Almost two million people in the UK use investment chatrooms and forums, many of them younger investors.
One of the biggest news stories of the year was the bizarre surge in price of GameStop (NYSE:GME), thanks to buying by members of the Reddit Wall Street Bets forum. While GameStop was the most notable, several other shares popular with the forum saw their prices inexplicably fly, giving rise to the so-called “meme stock” phenomenon.
Among other things, the incident showed the incredible power of the Reddit Wall Street Bets forum. With 9.8 million users, it has the ability to coordinate a large amount of buying and shape markets.
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However, according to a new survey from exchange-traded funds (ETF) provider GraniteShares, online chatrooms are increasingly the favoured venue for young investors to find out information and share ideas.
The survey found that 1.69 million share investors in the UK are also members of chatrooms, using information gained to make buying and selling decisions. As you would expect, younger investors were the most likely to be chatroom members, with 28% of under-25s being members. That fell to 17% for those aged 25 to 34. By contrast, the survey identified no investors over-55s who admitted to being members of chatrooms.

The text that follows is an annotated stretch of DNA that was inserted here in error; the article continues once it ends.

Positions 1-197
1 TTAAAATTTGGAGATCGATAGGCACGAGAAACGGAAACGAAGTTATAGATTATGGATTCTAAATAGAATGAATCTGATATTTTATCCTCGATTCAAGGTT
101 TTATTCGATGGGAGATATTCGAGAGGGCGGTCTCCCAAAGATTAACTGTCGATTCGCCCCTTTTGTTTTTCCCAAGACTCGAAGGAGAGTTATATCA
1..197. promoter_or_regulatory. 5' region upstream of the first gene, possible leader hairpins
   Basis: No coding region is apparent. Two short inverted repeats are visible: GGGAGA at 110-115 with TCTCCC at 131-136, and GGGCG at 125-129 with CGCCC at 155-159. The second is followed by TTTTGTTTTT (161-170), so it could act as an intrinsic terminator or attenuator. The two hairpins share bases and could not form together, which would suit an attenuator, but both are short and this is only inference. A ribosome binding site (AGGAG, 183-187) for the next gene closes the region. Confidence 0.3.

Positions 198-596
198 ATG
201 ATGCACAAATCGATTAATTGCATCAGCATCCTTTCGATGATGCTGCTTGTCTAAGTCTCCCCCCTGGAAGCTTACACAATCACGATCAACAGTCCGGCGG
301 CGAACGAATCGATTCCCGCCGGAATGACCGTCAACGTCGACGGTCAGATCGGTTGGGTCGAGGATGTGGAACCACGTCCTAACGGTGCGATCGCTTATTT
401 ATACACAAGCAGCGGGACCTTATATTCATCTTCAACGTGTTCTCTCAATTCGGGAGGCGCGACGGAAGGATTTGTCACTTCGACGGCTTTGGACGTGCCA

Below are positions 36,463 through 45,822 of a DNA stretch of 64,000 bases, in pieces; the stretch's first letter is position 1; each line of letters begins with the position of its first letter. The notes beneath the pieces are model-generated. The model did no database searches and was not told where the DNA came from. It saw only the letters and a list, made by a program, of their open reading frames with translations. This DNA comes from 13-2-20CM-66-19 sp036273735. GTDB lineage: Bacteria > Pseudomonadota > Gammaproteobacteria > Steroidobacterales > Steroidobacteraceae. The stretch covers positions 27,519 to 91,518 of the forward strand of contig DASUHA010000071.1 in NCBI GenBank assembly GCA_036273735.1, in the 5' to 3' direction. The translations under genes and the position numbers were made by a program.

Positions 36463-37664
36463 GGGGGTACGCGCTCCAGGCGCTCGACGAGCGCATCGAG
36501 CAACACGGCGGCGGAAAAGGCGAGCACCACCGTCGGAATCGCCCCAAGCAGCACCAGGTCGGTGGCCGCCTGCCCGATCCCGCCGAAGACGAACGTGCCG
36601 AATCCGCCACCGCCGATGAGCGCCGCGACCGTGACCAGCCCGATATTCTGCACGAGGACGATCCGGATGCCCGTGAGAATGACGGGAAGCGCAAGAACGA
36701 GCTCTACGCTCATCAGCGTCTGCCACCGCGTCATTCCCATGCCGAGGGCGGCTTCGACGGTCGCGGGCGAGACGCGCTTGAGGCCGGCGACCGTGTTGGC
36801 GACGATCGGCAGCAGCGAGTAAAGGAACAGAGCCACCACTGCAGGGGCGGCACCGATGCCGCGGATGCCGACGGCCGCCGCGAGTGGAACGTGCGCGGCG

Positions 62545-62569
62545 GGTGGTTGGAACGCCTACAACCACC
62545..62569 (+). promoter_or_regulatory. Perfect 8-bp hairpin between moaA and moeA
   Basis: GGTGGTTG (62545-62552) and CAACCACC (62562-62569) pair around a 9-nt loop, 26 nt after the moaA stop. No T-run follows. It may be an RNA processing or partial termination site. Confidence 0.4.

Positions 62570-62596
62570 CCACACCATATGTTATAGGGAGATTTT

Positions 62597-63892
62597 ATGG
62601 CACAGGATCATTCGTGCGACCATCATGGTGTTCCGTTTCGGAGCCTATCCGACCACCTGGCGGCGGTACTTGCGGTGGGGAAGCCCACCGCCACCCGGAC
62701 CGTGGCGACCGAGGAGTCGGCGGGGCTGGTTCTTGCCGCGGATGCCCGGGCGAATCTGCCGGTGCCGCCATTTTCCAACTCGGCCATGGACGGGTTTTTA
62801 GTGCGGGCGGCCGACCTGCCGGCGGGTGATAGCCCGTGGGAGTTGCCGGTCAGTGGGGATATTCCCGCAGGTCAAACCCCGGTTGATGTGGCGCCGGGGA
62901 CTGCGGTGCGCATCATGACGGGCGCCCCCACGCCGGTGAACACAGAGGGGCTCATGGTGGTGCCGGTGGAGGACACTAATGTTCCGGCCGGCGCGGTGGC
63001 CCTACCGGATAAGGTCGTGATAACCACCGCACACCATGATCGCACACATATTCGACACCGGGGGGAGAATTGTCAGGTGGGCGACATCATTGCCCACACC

The survey also found how regular share traders fund their investments. It found that 55% make use of cash savings while 37% use their salary. Meanwhile, 8% were using credit cards to fund investments, and around 5% said they were funding trades with government benefits.
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Will Rhind, founder and chief executive at GraniteShares, said: “Our research shows that users find that chatrooms can be a good source of support and advice for members.
“The risk however is that people rely too much on information appearing in chatrooms.”
Caveat emptor: take care
While such chatrooms can be useful for information gathering and discussion, investors should be sure to treat chatroom rumours with scepticism and do their own thorough research before investing.
Investors should also be on the look out for users trying to talk up their own holdings - often referred to as 'ramping'. They try to influence more investors to buy shares they own in the hope that it will push the price up, so that they can then sell.
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